New Zealand’s renewable energy is at a tipping point and solar power is becoming more accessible and affordable.

In an effort to reduce their monthly power bill, a Nelson contracting company recently had 140 solar panels installed on the roofs of their workshops through Nelson-based company Current Generation.

Taylors Contracting Company CEO Charlie Taylor said they made the decision to move to renewable energy after they deemed it a “financially viable” way for the business to conserve energy and reduce their bill.

“Most of our usage is day time usage, so we’re getting a good return from the what the solar panels generate.”

He said the environmental advantage of having solar panels installed hadn’t been the main reason for the change, but had added to the decision making process.

Taylor said for now any excess energy they generated would be sold back to the grid, but giving it away to nearby community groups was an idea that could be looked at in the future.

Small community solar schemes are on the rise, industry experts say.

Green Party MP and spokesperson for energy and resources Gareth Hughes said New Zealand had “a massive solar opportunity”.

He said New Zealand found itself currently at a tipping point within a global energy landscape.

“When you look around the world we’re seeing a huge drive in solar generation which couldn’t have been predicted even only five years ago and it’s going to continue on these trends.

“So the future is bright for solar.”

However he said it was unlikely the country would move to solely using solar power as it had “such excellent and cheap renewable sources” such as hydro, wind and geothermal sources.

A “key barrier” to making renewable energy sources more accessible to the public was the role of lines companies around the country, he said.

“We already see these new solar charges emerging for examples in Hawkes Bay from Unison, and I think that shows that they’re threatened and looking to block the technology rather than work with it.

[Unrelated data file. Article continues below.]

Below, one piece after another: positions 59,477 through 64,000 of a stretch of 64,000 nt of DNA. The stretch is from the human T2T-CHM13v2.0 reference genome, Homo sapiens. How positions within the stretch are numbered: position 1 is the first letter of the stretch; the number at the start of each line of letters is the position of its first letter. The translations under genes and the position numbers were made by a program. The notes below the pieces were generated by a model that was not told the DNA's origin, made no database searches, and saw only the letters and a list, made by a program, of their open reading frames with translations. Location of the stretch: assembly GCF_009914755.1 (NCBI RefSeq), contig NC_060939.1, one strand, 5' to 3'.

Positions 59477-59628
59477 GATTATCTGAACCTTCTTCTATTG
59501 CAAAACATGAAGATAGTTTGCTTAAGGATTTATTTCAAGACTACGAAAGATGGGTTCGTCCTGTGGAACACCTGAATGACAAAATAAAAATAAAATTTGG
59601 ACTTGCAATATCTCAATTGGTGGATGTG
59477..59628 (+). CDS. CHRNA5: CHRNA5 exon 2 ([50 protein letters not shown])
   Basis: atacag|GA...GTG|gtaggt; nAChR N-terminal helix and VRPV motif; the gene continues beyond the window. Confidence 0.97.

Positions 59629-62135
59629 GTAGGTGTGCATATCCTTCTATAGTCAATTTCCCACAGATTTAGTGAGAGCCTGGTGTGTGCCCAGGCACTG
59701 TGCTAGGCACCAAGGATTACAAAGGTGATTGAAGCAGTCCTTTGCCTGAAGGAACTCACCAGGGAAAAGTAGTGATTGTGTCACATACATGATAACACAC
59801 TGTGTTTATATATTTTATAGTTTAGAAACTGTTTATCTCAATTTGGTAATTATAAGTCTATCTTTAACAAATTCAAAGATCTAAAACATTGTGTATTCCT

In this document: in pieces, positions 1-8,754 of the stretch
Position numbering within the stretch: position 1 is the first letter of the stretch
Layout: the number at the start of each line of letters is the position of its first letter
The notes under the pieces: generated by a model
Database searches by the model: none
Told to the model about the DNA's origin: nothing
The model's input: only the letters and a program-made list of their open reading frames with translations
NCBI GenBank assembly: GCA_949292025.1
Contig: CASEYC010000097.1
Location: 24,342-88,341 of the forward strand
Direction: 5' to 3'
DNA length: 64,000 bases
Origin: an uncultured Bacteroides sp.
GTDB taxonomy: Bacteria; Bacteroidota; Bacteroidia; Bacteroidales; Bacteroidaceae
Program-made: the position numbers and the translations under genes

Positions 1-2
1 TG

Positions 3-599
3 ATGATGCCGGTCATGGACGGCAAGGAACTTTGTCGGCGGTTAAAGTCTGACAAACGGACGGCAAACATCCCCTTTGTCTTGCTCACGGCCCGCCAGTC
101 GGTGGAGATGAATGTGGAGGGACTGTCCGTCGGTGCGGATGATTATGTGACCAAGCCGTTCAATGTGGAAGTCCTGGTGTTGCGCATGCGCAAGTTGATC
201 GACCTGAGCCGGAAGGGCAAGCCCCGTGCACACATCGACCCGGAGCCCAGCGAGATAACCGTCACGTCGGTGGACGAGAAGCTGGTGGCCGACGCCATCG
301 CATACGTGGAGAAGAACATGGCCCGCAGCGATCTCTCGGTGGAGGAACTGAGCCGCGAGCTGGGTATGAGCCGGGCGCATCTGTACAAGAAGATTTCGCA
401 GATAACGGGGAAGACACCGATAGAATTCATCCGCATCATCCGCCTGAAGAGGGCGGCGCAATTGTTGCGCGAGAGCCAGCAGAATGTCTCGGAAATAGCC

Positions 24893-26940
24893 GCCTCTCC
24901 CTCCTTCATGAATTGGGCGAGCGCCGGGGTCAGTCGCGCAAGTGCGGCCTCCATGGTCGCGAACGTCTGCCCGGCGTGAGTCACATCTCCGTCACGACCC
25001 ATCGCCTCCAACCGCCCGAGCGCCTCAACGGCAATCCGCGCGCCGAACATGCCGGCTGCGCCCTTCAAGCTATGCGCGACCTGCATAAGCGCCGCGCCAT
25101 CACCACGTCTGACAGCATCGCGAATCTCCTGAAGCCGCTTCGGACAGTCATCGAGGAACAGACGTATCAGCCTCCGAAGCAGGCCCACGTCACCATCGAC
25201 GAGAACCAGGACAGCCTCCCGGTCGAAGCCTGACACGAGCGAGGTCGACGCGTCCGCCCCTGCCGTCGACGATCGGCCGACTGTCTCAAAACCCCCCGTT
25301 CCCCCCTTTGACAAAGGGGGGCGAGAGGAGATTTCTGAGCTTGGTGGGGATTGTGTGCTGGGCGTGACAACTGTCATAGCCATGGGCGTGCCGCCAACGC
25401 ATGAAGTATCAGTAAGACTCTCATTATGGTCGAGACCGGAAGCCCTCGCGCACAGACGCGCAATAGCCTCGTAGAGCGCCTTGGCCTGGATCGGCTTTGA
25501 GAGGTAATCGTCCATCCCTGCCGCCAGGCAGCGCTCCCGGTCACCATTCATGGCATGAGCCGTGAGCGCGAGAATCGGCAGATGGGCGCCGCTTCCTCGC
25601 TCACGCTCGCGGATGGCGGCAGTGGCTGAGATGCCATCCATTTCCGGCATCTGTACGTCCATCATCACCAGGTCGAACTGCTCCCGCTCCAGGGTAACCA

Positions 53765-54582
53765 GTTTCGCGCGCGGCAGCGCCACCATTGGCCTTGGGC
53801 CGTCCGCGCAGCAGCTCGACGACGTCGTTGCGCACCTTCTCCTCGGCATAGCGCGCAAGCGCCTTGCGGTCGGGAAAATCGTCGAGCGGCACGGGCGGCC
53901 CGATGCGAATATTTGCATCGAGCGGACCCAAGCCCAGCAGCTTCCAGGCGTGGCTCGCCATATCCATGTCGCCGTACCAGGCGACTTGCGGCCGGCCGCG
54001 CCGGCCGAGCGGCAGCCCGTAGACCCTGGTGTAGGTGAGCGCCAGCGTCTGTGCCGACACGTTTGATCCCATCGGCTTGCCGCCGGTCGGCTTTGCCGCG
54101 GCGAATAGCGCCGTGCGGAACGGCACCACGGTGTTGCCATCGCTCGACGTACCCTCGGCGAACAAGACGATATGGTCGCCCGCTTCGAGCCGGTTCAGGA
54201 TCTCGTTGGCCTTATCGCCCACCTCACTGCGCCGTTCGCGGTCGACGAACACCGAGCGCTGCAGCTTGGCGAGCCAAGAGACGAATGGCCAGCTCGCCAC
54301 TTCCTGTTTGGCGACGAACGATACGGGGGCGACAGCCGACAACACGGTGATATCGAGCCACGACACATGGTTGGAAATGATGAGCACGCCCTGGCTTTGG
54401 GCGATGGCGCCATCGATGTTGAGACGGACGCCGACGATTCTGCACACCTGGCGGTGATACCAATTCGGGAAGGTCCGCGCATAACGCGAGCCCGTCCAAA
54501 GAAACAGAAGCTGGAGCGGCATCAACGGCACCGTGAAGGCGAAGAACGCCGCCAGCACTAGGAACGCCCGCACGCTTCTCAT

“I’m urging line companies to work with solar companies and entities looking at micro grids because ultimately if they don’t, with the rapidly falling cost of batteries, they’re simply going to see people drop off the grid.”

This could lead to the “death cycle”, where customers leave the networks, driving the price up, leading to more customers leaving.
New Zealand had been “a lot slower” than other countries in adopting solar because the Government hadn’t gone down the road of offering subsidies and the energy industry’s push-back on renewables.

“The industry has been very cold in terms of its messages and publishing anti-solar reports, and these new solar taxes that have emerged in some regions.

Existing fossil fuel powered stations, such as the Huntly Power Station, were reaching the end of their lives at “approximately” 2035, which is part of the reason the Government chose that date for the 100 per cent renewables goal.

“It could possibly be done sooner, we’re seeing the economics of renewables drastically change with the rapidly falling prices of solar.”

Nelson’s Solar City CEO Andrew Booth said the most economic way of using solar power was to install panels on roofs in New Zealand communities creating “micro grids”, and then distribute the generated power back for local use.